Wearing a black tee advertising The Brain Technologies and looking even skinnier than last time, Wiliam Gibson spoke from a tapestry-covered folding table upon an elevated floor to an overflowing, standing-room-only crowd during a beautiful Saturday afternoon at the Boulder Bookstore on the Pearl Street Mall.
Unlike the last time Mr Gibson visited Colorado during the Pattern Recognition tour, the crowd was more diverse, less dominant in black clothing with more women who seemed to have read the book rather than standing in for boyfriends unable to attend. Many of the questions following the reading from Chapter 1 of Spook Country focused on movie adaptations to which Mr. Gibson replied that he “could care less” given that “the final form of a novel is a novel. Any adaptation is a different form.”
In reply to a question about research re: trends and technology, Mr. Gibson said that he doesn’t read anything to which the general population doesn’t have accesss and that anyone who reads boingboing could catch up to him in a couple days.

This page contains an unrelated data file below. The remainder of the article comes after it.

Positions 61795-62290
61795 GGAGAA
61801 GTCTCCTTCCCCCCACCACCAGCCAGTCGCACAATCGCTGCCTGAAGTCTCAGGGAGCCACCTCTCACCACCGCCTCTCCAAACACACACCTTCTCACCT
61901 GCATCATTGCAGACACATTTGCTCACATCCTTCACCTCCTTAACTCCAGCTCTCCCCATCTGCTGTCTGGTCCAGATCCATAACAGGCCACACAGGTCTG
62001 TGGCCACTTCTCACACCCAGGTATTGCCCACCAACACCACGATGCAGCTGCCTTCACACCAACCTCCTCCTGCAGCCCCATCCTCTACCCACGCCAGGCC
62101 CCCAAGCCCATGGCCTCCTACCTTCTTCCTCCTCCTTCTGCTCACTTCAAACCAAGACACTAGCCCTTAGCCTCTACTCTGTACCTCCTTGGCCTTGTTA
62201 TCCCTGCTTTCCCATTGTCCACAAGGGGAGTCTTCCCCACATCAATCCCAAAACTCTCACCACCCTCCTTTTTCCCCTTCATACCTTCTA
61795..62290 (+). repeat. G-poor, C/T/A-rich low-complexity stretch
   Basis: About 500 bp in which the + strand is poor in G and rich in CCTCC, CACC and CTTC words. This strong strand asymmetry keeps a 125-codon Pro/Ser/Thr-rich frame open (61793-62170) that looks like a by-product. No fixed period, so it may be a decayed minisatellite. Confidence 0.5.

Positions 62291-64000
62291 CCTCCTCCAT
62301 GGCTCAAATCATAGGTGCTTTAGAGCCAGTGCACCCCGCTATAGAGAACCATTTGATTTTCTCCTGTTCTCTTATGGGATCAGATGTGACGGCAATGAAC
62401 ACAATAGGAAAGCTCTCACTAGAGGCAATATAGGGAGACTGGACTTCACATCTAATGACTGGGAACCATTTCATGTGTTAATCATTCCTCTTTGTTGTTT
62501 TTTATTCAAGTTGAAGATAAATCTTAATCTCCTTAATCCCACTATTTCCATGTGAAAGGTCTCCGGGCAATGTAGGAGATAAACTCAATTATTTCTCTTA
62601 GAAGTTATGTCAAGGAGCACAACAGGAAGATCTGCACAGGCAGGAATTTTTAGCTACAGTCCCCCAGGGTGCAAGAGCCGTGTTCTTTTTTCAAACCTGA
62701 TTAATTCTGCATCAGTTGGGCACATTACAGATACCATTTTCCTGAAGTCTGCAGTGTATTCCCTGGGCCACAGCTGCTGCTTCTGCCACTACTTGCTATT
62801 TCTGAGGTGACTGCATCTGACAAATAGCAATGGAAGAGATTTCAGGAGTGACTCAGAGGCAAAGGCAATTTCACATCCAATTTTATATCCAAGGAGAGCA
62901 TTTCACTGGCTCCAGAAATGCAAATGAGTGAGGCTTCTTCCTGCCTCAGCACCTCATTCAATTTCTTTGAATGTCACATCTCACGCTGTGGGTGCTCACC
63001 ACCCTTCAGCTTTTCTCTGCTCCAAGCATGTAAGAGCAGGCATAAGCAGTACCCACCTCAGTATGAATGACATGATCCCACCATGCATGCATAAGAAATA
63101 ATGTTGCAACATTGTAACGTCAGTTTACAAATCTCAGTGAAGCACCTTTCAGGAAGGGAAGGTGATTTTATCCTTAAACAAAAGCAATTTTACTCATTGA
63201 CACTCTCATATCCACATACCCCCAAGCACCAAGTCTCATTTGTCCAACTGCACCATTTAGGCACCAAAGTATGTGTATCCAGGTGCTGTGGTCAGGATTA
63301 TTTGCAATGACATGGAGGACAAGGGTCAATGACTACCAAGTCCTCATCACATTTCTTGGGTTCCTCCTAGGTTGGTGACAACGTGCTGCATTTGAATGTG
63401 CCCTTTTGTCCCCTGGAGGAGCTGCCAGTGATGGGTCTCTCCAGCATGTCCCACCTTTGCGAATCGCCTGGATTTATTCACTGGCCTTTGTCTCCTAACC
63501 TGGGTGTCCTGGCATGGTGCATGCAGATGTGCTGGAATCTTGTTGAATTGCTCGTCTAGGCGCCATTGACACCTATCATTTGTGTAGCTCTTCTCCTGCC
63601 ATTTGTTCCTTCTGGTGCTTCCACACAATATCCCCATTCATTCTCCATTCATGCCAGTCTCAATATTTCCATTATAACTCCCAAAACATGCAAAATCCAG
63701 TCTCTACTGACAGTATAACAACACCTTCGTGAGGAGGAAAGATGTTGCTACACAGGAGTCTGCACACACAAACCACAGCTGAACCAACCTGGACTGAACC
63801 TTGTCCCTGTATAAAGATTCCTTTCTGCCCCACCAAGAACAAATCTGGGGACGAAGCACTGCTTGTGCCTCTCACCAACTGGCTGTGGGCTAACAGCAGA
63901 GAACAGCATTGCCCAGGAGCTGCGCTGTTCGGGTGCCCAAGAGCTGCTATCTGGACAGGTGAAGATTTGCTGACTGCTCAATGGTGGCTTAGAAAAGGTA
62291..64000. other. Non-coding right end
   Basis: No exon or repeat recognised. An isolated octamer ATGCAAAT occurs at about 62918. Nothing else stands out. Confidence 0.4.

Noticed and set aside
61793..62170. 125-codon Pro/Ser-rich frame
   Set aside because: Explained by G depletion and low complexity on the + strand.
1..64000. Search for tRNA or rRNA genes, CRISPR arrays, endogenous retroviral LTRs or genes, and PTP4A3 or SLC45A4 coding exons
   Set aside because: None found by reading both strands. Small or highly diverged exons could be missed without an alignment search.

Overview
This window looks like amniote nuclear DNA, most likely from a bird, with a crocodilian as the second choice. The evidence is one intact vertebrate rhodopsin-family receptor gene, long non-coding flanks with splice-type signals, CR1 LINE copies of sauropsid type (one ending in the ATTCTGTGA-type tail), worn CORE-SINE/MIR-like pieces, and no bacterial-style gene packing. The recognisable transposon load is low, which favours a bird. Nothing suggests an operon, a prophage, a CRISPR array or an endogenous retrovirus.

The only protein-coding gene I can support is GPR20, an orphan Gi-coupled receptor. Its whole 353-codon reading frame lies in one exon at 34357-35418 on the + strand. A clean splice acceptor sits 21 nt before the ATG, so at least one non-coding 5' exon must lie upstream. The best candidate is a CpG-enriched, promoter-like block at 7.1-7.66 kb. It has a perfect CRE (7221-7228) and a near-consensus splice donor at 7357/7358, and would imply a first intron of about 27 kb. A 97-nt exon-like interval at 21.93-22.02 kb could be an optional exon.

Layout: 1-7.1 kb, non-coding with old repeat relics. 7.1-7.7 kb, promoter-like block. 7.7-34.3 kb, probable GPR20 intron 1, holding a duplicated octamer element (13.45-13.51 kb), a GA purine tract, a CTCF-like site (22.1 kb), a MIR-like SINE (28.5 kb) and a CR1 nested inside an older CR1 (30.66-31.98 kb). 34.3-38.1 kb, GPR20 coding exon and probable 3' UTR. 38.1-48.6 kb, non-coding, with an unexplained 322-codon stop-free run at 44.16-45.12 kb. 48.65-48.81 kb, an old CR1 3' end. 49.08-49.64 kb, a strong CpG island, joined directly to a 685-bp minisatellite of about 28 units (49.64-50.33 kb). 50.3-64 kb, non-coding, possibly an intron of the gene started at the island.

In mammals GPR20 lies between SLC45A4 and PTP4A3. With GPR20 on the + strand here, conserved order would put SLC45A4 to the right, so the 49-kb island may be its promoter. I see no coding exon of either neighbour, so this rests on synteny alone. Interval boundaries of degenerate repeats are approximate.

Perhaps the most insightful comments concerned Gibson’s writing process which he described as starting with things and places before he even thinks about characters, ideas or themes. He spoke of a high-school composition teacher who published a few short stories but paid the bills by writing technical manuals for the military. The teacher required students to produce exhaustively detailed descriptions of mundane items such as the eraser of a pencil, a style in which Gibson says he enthusiastically immersed himself. Gibson felt that this “high rez” detail was missing from science fiction and was an area where he could make a difference.
Overall, Mr. Gibson seemed relaxed, pensive and enormously generous with his attention to fans and the curious. I especially appreciate his unrushed conversation with my 11-year old son commissioned as journalist for Node Magazine and asked his question with a digital recorder. He told me that he liked the blog and thought I must be crazy to do so much work cataloging every object and place in the novel. He also said that he would be careful to not tell anyone where the fake Node originates.